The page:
In tertiary contexts where adults study writing for future academic purposes, teaching and learning via portfolio provides them with multiple opportunities to create and recreate texts characteristic of their future and imagined discourse communities. This paper discusses the value of portfolios as vehicles for rehearsing membership of what Benedict Anderson (1983) called “imagined communities”, a concept applied by such scholars as Yasuko Kanno and Bonny Norton (2003). Portfolios can achieve this process
of apprenticeship to a specialist discourse through reproducing texts similar to the authentic artefacts of those discourse communities (Flowerdew, 2000; Hyland, 2003, 2004). We consider the value of multi-drafting, where learners reflect on the learning of a text type characteristic of the students’ future imagined community. We explore Hamp-Lyons and Condon’s belief (2000) that portfolios “critically engage students and teachers in continual discussion, analysis and evaluation of their processes and progress as writers, as reflected in multiple written products” (p.15). Introduced by a discussion of how theoretical perspectives on learning and assessing writing engage with portfolio production, the study presented here outlines a situated pedagogical approach, where students report on their improvement across three portfolio drafts and assess their learning reflectively. A multicultural group of 41 learners enrolled in the degree-level course Academic Writing [AW] at a tertiary institution in New Zealand took part in a study reflecting on this approach to building awareness of one’s own writing. Focus group interviews with a researcher at the final stage of the programme provided qualitative data, which was transcribed and analysed using textual analysis methods (Ryan and Bernard, 2003). Students identified a range of advantages of teaching and learning AW by portfolio. One of the identified benefits was that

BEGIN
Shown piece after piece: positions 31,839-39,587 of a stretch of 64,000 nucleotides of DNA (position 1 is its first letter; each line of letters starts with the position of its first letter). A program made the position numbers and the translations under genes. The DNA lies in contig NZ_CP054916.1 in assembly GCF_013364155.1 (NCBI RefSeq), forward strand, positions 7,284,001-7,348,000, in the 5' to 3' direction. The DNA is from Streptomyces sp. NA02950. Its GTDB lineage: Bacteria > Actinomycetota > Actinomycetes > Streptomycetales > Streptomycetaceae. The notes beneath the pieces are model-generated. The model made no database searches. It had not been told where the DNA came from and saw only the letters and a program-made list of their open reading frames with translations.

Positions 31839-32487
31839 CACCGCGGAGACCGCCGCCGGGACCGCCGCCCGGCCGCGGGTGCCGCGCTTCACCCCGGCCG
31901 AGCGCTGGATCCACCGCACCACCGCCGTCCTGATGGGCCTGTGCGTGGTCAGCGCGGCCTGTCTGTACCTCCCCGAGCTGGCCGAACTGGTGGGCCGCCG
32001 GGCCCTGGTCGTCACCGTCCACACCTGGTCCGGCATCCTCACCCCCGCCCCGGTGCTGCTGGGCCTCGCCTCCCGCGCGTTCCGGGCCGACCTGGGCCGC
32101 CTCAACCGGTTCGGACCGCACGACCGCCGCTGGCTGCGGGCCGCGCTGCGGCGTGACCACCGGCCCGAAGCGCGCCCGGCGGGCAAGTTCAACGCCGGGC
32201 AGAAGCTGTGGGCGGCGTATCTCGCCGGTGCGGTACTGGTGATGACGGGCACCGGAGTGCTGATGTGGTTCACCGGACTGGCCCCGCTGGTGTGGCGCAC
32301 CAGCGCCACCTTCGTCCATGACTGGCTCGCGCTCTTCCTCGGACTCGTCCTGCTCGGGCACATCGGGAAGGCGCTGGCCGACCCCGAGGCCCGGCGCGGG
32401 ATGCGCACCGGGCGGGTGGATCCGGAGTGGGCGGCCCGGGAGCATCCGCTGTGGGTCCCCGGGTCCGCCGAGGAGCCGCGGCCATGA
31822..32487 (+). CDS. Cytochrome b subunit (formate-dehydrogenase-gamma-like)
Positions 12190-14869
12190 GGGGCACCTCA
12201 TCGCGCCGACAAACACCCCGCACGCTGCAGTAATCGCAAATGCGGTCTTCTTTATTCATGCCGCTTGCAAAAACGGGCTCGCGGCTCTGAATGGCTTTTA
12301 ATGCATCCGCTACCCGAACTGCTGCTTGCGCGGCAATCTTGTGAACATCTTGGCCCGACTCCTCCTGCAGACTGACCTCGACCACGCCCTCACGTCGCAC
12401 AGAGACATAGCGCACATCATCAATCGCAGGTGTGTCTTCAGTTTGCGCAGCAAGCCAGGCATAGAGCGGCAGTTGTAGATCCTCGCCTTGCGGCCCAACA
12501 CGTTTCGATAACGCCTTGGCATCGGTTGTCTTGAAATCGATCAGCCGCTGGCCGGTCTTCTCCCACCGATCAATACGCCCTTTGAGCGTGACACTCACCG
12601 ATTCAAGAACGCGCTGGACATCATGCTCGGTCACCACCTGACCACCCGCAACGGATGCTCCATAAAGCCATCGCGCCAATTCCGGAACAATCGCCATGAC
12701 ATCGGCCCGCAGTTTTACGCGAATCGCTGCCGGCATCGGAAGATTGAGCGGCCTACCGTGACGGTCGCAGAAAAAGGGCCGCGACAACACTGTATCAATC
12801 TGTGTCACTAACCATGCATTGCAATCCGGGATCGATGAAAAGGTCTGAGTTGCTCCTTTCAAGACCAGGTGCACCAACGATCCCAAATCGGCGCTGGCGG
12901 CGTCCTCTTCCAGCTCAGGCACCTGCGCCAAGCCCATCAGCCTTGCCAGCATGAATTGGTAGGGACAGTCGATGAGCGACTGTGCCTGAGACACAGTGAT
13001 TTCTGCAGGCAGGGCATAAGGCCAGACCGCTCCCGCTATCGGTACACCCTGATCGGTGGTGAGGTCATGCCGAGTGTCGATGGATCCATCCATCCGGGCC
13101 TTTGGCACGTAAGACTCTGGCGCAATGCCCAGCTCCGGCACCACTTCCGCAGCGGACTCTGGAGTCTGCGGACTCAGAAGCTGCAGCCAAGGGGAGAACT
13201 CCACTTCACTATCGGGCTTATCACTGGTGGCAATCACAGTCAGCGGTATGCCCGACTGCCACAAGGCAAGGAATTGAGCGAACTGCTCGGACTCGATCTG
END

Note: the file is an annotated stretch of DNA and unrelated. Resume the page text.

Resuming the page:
the selected text types within the programme were perceived as useful to the students’ immediate futures. This careful choice of target genre was reflected in the overall value of the programme for these learners.
Romova, Z. and Andrew, M. (2015). Embedding learning for future and imagined communities in portfolio assessment. Unitec ePress Research Report Series (4).
About this series:
Unitec ePress periodically publishes research report papers that highlight findings of completed research projects by current members of staff and their research associates. All papers are blind reviewed. For more papers in this series please visit: www.unitec.ac.nz/epress/index.php/category/publications/epress-series/research-reports-epress-series/